Quickly Gagnon’s evangelistic fervor gained fans and followers. In 1981 he set up his tent crusade in the parking lot of the Traveler’s Comfort Motel at Notre Dame Junction. Soon after, Brother Gagnon decided to buy the motel, restaurant and lounge building and convert it into his new “Book of Acts Bible Revival Center” (Halleluiah!).[iv] Since the Traveler’s Comfort had contained a bar, which had been a swinging spot back in the day, apparently brother Gagnon had to stage a ceremony to cleanse the building of all of its sin. According to one poster on the forum site Reddit, it was a “ceremony to drive Satan out of the building.”[v] He must have been successful, since even a few years before, Gagnon claimed that “one thing I can claim is power over the Devil.”[vi]
A year later, when an article was compiled for the Encyclopedia of Newfoundland, it was speculated that Gagnon had about 250 followers in the area.[vii] At some point the building was renamed the Holy Ghost Miracle Temple. Fittingly, since allegedly Brother Gagnon would sometimes perform miracles at his open air services, you know easy stuff like bringing people back from the dead! Of course people partaking in these services would be asked for a donation.
A 1979 article in a Sudbury newspaper summed up Brother Gagnon’s visit as this:
“Rev. Claude A. Gagnon drove into Sudbury in a Cadillac, held three “healing and miracle services at a local hotel, and asked Sudburians to give him most of their money.”[viii] The writer of that same article noted that he was approached by two ladies who in hushed tones expressed their disgust, noting that “All he wants is money” and “He’s using brainwashing.” If other observations of this same service are accurate, Brother Gagnon’s appeal for cash was unabashed. Of course his methods invited controversy. Around the same time that the Miracle Temple was being set up at Notre Dame Junction, CBC’s On Camera raised some concerns regarding “Gagnon’s preaching techniques and alleged practice of collecting large sums of money from his followers.[ix]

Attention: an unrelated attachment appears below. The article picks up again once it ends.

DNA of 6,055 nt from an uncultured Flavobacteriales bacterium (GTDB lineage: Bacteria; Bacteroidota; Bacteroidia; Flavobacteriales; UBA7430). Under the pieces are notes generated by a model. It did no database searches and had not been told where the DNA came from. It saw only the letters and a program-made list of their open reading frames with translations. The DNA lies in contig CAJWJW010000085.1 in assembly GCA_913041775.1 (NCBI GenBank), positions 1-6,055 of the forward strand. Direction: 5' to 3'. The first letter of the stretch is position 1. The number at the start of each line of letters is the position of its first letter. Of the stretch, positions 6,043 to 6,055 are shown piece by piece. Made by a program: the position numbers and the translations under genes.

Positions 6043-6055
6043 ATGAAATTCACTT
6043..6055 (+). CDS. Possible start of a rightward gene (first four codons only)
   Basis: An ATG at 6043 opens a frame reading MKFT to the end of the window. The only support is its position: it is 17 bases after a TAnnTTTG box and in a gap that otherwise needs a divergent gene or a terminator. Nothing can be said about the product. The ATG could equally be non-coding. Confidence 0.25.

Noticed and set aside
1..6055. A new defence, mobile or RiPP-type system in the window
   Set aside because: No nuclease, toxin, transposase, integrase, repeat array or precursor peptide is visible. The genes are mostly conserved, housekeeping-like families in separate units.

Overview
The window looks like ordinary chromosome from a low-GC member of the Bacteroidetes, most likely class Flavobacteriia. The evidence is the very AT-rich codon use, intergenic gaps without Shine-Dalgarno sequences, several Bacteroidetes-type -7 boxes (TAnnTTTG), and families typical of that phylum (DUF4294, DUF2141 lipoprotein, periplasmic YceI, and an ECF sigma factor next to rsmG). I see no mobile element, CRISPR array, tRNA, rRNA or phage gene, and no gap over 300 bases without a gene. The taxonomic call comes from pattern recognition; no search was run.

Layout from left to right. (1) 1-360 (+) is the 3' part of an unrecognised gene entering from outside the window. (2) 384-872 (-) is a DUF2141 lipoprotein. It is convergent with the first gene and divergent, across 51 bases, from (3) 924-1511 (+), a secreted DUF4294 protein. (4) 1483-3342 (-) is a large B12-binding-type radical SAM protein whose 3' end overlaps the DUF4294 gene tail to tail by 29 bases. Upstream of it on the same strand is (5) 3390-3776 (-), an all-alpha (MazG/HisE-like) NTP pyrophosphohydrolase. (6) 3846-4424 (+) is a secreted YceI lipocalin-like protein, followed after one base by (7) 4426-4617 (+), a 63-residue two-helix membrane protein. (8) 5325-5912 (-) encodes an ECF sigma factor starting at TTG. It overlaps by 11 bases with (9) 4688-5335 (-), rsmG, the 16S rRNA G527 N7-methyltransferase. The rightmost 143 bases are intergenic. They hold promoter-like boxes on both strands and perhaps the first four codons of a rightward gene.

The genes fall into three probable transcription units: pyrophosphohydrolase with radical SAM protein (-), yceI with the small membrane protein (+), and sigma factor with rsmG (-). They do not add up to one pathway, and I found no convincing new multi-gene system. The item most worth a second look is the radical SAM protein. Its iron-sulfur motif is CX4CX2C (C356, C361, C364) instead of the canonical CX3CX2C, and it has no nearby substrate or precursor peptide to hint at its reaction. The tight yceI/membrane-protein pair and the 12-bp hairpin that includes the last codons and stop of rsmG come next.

It appears these concerns were not taken too seriously in the Bible Belt of Notre Dame Bay, because the congregation of the Miracle Temple grew. That is, until later in the decade, when I believe many felt that they had been duped.
On January 4th, 1988 a 36 year old Roman Catholic priest stopped at the Miracle Temple, pulled a .22 rifle out of the back of his truck and fired a couple of shots at through the window at the neon “Why go to Hell?” sign located within the tabernacle. He missed the sign, but was soon apprehended by the RCMP.[x] [xi] He claimed he had been suffering from insomnia, and had just snapped. Little mention is given to how Brother Gagnon would preach against the Roman Catholic Church (and other established Churches for that matter). It was probably later that year that the revival was set up on the parking lot of Centennial Field, the lustre was dulling on Brother Gagnon’s crusade, and almost scratched the paint on my Grandfather’s Parisienne.